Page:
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Publication numberUS7920502 B2
Publication typeGrant
Application numberUS 10/658,416
Publication dateApr 5, 2011
Filing dateSep 10, 2003
Priority dateSep 10, 2003
Fee statusPaid
Also published asEP1515560A1, US8655352, US20050054363, US20110158158
Publication number10658416, 658416, US 7920502 B2, US 7920502B2, US-B2-7920502, US7920502 B2, US7920502B2
InventorsIzhar Marinov, Gil Beniamini, Tzvika Meiri
Original AssigneeGilat Satellite Networks, Ltd.
Export CitationBiBTeX, EndNote, RefMan
External Links: USPTO, USPTO Assignment, Espacenet
Satellite telephony packetization techniques
US 7920502 B2
Abstract
Embodiments of the present invention relate generally to packetization techniques for satellite transmission of data, such as telephony data. Some embodiments use the MPEG2 standard in connection with the ETSI DVB data piping profile for arranging the data. Embodiments also relate to method for receiving, demultiplexing and managing incoming telephony data to support a variety of telephony applications including voice, facsimile, Internet and other data.
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Claims(17)
1. A method of receiving telephone information, comprising the steps of:
receiving a packet from a satellite at a receiver, said packet having a size of 188 bytes including a header of 4 bytes and a payload;
reviewing a payload unit start bit in the header and a telephone code contained in the payload of said packet to determine whether said received packet contains telephone data;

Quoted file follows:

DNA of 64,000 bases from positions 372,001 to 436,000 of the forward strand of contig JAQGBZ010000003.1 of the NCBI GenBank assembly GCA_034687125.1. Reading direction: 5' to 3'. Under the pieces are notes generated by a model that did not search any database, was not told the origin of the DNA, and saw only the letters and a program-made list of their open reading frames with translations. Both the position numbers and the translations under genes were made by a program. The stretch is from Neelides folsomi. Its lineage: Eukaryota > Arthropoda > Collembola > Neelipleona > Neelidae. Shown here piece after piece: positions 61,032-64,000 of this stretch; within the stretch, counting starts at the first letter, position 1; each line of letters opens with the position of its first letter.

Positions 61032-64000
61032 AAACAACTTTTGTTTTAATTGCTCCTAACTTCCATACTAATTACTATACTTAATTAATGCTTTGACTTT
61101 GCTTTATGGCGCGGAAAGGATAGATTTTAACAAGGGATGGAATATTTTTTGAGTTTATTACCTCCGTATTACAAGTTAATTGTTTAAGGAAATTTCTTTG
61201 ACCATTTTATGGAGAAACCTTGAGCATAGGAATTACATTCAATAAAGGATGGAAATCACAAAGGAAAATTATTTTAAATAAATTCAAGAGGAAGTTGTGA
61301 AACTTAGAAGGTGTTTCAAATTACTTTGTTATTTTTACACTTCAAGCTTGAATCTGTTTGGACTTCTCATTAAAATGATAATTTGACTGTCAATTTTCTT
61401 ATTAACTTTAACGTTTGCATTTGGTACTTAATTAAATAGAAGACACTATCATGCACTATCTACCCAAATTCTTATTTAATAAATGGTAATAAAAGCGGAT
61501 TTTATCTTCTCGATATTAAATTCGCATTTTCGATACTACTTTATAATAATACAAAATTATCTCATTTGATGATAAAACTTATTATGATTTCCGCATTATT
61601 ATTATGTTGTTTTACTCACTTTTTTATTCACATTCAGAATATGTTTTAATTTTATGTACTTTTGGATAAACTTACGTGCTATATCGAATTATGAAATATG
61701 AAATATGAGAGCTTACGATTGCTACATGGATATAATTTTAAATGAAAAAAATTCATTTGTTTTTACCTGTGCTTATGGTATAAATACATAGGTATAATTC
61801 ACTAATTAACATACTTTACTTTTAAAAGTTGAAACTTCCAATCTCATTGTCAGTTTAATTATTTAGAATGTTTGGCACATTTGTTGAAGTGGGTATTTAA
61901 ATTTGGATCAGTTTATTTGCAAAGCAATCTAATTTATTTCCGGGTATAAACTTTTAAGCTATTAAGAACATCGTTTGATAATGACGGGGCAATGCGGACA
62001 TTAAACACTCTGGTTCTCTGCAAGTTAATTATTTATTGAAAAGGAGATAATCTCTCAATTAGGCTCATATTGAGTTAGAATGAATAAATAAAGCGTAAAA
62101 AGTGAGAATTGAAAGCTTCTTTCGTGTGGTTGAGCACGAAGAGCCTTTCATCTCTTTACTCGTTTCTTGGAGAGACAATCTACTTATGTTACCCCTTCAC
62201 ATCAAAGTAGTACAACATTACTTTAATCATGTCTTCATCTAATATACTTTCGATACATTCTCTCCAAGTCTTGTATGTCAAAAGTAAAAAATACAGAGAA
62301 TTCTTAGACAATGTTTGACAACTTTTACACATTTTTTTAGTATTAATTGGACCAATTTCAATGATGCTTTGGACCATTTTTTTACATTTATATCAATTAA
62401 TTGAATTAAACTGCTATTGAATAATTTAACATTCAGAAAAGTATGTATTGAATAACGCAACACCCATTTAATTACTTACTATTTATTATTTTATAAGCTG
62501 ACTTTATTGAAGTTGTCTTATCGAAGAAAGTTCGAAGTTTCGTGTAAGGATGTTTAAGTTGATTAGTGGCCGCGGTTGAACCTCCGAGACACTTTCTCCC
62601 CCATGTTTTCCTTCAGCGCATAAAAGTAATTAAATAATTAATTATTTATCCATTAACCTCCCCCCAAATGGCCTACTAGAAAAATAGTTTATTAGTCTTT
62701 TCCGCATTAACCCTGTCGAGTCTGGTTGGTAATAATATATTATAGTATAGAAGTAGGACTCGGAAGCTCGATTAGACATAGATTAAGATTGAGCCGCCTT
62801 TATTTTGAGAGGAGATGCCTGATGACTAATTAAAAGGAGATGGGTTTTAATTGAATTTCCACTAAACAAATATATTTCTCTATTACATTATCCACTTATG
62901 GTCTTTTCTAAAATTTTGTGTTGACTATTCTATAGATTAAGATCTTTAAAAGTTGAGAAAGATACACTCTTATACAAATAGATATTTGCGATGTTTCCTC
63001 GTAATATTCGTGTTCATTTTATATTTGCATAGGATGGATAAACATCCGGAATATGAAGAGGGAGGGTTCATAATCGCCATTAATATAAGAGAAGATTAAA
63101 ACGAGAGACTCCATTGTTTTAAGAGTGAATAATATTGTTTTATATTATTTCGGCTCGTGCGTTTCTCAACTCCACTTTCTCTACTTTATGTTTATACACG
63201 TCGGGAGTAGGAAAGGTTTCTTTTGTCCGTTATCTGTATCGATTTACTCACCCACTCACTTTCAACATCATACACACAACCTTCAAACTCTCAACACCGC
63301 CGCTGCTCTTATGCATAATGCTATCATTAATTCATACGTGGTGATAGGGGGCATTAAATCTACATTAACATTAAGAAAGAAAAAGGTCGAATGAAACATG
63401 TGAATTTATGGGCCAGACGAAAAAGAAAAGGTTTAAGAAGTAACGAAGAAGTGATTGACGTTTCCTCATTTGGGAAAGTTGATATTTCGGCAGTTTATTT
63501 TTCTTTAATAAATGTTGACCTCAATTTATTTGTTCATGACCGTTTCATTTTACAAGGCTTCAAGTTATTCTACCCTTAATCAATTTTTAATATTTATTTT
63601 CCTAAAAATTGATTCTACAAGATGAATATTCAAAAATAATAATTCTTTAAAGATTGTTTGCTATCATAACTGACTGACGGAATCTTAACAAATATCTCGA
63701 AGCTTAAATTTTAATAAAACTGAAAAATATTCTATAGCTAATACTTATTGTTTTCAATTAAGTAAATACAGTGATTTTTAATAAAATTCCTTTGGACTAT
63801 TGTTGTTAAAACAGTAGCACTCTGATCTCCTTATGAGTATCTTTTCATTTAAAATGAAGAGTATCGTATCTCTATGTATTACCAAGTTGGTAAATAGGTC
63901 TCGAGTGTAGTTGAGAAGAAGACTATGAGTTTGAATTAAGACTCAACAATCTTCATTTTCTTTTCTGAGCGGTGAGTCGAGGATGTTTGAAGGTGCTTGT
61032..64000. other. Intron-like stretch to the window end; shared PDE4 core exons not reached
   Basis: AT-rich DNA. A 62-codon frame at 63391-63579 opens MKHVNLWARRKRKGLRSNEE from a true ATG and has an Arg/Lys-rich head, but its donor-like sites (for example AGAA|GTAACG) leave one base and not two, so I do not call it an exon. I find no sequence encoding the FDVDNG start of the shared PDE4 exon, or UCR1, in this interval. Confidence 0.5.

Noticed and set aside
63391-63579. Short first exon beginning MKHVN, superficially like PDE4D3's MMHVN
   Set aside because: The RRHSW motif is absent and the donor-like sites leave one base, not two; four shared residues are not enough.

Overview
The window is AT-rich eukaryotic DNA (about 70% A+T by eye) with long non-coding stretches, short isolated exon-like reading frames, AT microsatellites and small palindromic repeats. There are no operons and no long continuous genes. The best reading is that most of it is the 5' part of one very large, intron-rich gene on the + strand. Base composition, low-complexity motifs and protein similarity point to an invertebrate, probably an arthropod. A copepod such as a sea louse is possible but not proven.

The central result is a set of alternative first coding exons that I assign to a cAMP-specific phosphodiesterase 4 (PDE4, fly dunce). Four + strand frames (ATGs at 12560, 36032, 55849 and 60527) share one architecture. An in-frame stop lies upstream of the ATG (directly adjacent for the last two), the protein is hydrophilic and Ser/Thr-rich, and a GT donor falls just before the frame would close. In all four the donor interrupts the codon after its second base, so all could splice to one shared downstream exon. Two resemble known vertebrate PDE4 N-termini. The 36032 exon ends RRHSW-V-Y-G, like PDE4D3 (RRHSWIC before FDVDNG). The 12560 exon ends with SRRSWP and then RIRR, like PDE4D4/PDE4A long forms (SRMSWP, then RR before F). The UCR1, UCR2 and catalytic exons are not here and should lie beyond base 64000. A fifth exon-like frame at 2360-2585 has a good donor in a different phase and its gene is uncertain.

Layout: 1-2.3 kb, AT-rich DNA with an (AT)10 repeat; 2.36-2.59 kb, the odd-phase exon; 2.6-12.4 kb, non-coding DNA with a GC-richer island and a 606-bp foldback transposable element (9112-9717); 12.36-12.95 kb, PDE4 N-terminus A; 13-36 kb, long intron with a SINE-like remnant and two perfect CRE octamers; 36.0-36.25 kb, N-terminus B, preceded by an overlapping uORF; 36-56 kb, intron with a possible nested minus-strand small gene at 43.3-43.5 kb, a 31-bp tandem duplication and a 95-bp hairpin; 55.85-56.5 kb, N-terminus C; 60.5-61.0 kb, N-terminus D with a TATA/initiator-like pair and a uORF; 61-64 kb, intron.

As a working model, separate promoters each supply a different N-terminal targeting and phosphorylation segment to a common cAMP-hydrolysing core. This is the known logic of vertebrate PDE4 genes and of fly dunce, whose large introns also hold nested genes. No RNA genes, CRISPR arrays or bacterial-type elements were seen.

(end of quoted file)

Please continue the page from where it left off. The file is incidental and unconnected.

associating at least one predefined packet identifier with the presence of telephone data, wherein said step of reviewing the payload unit start bit in the header and the telephone code contained in the payload of said packet to determine whether said packet contains telephone data is based on a comparison of a packet identifier in the header of the packet with said at least one predefined packet identifier;
extracting a first frame of telephone data from said packet, wherein said packet does not contain data belonging to an Internet Protocol packet; and
forwarding said first frame of telephone data to a first telephone device communicatively connected to said receiver.
2. The method of claim 1, further comprising the step of reviewing a frame counter contained within the payload of said packet to determine a number of frames of telephone data contained in said packet.
3. The method of claim 1, wherein said step of reviewing the payload unit start bit in the header and the telephone code contained in the payload of said packet to determine whether said packet contains telephone data further comprising the steps of:
reviewing said header to determine whether said payload unit start bit is set;
if said payload unit start bit is set, reviewing a first byte of the payload portion of said packet to determine whether said first byte points to a location within said payload portion; and
concluding that said packet contains telephone data if said first byte does not point to a location within said payload portion.
4. The method of claim 1, wherein said packet is encapsulated for transmission via satellite.
5. A satellite receiver system, comprising:
at least one processor; and
at least one computer-readable medium storing executable program code that, when executed by said at least one processor, causes said at least one processor to perform the following steps:
receiving, from a satellite, a packet having a size of 188 bytes including a header of 4 bytes and a payload;